Newborn Kits - Indifferent Mother??

by Victoria

Just after I found them

Just after I found them

My bunny just gave birth to a litter of 4 kits 2 days ago, and she has absolutely no interest in them at all. She is quite young (4 or 5 months) so I think she might not understand what is happening to her body. I found the kits scattered across the floor in the morning, still bloody and one of them with a dead fetus still attached by umbilical cord. There was another dead fetus on the floor as well.

I left them for a little while, to see if mama bunny would clean them up herself, but when flies became attracted I took action! I separated the the live bun from her dead sibling and put the kits on a towel on my lap to warm up as they were very cold.

It has been two days and the mother is still yet to show any interest in her babies, let alone take care of them!

I wasnt even sure she was pregnant until I found the babies - she didnt show any of the normal signs, ie digging, gathering hay, pulling fur. She still hasnt pulled any fur to line a nest or clear way for the babies to feed. There is a small bald patch on her leg though where it seems like she tried to pull some hair out. The patch was bleeding when I saw it. Her disinterest goes as far as standing on the babies on her way to the food bowl, and using their bed as a toilet. I also found white liquid on the ground away from where the nest is.. I am assuming this is milk? But I think she didnt know what to do with it.

So my question is, what should I do? I have given the bunnies a couple of dropper fulls of special formula designed for bunnies, but they are still very tiny, with lots of extra wrinkly skin. After giving them the food they became a lot more lively which gives me hope!

Should I continue to feed them the formula regularly? Is there anyway I can encourage her to nurse her babies, or is it too late now. And if I do take care of them by hand, should I completely separate the mother?
Help me!!

(I have attached some pics of the babies)

***** Karen Sez *****
Thanks for sharing! It is unfortunate that some young mothers on their first pregnancy have no clue what's happening. So yes, at this point you may as well separate the kits from the doe, because they are at risk for being trampled, or at best ignored, if they stay with the doe.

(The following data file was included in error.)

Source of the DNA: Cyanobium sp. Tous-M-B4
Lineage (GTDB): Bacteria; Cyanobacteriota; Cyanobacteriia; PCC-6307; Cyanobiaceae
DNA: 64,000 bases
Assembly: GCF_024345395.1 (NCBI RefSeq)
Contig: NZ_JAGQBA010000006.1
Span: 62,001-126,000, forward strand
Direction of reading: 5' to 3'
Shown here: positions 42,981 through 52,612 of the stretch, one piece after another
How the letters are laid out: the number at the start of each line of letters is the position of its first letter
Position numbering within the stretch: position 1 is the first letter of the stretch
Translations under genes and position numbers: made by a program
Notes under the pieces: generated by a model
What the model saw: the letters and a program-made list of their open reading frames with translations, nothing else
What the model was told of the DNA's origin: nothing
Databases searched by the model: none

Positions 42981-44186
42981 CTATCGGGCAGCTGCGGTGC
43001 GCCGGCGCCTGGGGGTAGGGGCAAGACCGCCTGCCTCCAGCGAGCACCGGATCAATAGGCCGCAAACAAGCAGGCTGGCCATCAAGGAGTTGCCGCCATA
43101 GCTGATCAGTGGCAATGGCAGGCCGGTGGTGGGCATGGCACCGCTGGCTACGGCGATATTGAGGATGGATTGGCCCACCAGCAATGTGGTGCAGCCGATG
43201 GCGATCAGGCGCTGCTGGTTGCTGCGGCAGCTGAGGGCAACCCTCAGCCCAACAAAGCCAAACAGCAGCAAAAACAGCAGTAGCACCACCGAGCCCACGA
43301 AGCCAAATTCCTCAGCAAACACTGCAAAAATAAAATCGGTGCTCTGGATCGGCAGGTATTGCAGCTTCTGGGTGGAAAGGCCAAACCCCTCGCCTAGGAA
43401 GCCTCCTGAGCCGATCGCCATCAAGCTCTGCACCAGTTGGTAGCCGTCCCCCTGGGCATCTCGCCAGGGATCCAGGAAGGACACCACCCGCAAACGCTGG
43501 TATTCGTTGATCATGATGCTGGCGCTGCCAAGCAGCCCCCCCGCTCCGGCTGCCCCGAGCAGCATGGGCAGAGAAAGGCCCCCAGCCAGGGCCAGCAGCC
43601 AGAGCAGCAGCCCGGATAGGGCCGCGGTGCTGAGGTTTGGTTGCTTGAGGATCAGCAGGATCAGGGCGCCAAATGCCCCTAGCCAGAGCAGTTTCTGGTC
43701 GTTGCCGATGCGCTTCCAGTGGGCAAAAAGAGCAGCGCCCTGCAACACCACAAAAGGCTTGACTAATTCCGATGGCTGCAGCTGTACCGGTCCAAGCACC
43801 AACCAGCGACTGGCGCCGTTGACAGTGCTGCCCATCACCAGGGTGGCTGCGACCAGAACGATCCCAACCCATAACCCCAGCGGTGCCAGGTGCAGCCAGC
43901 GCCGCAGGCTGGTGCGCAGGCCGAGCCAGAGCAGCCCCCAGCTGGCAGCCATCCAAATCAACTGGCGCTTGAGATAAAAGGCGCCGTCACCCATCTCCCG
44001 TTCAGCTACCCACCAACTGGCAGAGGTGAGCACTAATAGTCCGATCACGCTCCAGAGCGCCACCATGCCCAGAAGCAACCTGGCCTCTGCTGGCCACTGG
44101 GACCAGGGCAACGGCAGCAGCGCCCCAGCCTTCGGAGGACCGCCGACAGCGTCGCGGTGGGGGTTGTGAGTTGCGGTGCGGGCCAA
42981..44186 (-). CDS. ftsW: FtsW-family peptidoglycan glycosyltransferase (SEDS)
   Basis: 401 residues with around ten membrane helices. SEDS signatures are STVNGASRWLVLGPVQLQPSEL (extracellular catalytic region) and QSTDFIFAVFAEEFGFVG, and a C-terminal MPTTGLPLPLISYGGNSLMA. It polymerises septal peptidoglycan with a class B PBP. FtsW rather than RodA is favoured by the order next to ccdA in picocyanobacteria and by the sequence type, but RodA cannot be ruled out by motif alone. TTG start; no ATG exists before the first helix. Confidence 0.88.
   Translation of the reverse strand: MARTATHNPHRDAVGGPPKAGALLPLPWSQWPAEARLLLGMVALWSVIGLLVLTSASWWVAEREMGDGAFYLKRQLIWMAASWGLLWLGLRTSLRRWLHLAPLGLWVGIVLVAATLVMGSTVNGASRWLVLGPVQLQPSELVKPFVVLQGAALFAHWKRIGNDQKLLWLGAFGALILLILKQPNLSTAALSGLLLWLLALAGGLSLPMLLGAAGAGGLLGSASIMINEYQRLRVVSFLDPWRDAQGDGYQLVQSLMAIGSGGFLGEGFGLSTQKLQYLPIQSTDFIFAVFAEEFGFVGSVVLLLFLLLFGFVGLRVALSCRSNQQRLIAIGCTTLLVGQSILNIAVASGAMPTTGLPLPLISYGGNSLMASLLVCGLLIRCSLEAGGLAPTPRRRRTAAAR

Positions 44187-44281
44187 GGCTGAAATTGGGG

Please check our page on feeding orphan bunnies: - this will tell you everything, including the website of the true expert - Ms. Kenyon. Please do check her website as needed.

Besides feeding your kits the bunny formula, you need Benebac, or another similar probiotic formula. As long as you manage to inoculate the bunnies' guts with the correct bacteria, they stand an excellent chance of surviving!

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Nov 05, 2017
Rabbit Mum ignoring new Kits!
by: Pauline

Just read the previous post and answers and found the answers to my own concern. Mum an 8 month old Mini Rex that kindled last night. She built a nest in a cardboard box after making a hole in the side.

I prepared her cage with extra bedding but she moved it all to the box which she obviously preferred. Went out this morning to lots of fur all over the porch floor (where my bunnies live) as well as lots of straw and hay she dropped yesterday. Found some blood in the cage and she was not in the box but in her favourite sitting place.

Checked inside the box and found three babies all snug and warm in her fur. My worry was that she was not seeming bothered about her kits. But I now know that this is normal and that they do not behave like cats who spend lots of time with the kits. Fingers crossed she will turn out to be a good mum and start nursing them.

This website has been so helpful and I have had many of my questions answered by simply reading posts. Thank you to everyone.

Jan 17, 2013
Force Feeding
by: Anonymous

I know I'm way late to this but for future reference holding the mother on her back and letting the baby nurse may let her motherly instincts kick in. Works for me ALLL the time.

Mar 09, 2012
by: Becca

Keep in mind that rabbits do not act like dogs or cats when it comes to paying attention to their kits. They feed and get out of the nestbox for 12 to 24 hrs and don't even say 'Howdee Do' to the babies in that time. They don't "nurture" like we are used to thinking.

Have you tried holding her on her back and putting the babies to her nipples ?? Don't over feed them if you do start feeding by hand. Feed naturally as the mamma would do.

Mine would feed around 8 am and/or 9 pm so I would pull the nestbox around 9 every night and by morning the mamma was quite ready to get in, feed, glare at me, and then hop out and go on her merry way to the other side of the cage. After about 4 days her hormones kicked in and she was more "motherly" but they still do NOT get in the box at all times to just nurture unless you have a very unusual doe.

READ EVERY WORD of anything you can find on the rabbit sites but just don't overfeed. They do not need to be fed every 2 hrs like puppies and kittens.


***** Karen Sez *****
'Glare at me' ... lol! Very well put, Becca. Thanks for the post.

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